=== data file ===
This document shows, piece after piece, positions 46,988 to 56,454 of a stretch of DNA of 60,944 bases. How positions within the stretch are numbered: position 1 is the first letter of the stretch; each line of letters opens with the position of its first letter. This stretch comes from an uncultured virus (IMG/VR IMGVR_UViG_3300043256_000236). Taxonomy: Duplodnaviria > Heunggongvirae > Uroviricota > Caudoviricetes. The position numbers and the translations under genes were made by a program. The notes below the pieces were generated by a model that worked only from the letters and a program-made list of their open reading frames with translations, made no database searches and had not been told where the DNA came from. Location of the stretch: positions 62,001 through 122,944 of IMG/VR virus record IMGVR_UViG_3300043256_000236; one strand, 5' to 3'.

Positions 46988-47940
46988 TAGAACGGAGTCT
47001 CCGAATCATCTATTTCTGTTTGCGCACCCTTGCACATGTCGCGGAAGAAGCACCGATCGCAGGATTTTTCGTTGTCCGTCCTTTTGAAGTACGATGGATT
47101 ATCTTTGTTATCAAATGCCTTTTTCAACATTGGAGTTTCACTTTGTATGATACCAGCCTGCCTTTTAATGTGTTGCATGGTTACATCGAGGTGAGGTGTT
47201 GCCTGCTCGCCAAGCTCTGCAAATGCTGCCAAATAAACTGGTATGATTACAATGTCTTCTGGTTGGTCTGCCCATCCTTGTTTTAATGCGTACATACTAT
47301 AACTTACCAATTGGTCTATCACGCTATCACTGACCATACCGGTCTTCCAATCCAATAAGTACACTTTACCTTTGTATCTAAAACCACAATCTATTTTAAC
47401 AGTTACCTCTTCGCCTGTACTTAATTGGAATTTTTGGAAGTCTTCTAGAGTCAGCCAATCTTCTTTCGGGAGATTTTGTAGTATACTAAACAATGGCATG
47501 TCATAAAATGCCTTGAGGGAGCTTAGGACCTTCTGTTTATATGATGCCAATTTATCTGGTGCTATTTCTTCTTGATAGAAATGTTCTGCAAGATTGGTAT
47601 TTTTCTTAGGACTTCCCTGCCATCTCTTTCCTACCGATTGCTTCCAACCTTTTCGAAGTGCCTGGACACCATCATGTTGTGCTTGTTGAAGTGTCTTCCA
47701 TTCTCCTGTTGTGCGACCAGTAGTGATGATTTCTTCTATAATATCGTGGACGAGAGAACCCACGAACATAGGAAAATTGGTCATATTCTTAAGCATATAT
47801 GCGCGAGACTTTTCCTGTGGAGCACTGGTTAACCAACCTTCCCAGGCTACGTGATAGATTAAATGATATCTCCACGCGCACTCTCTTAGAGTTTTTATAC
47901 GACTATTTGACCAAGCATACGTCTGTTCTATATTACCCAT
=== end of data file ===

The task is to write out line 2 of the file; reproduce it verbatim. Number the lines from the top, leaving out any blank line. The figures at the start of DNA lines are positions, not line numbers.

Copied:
Positions 46988-47940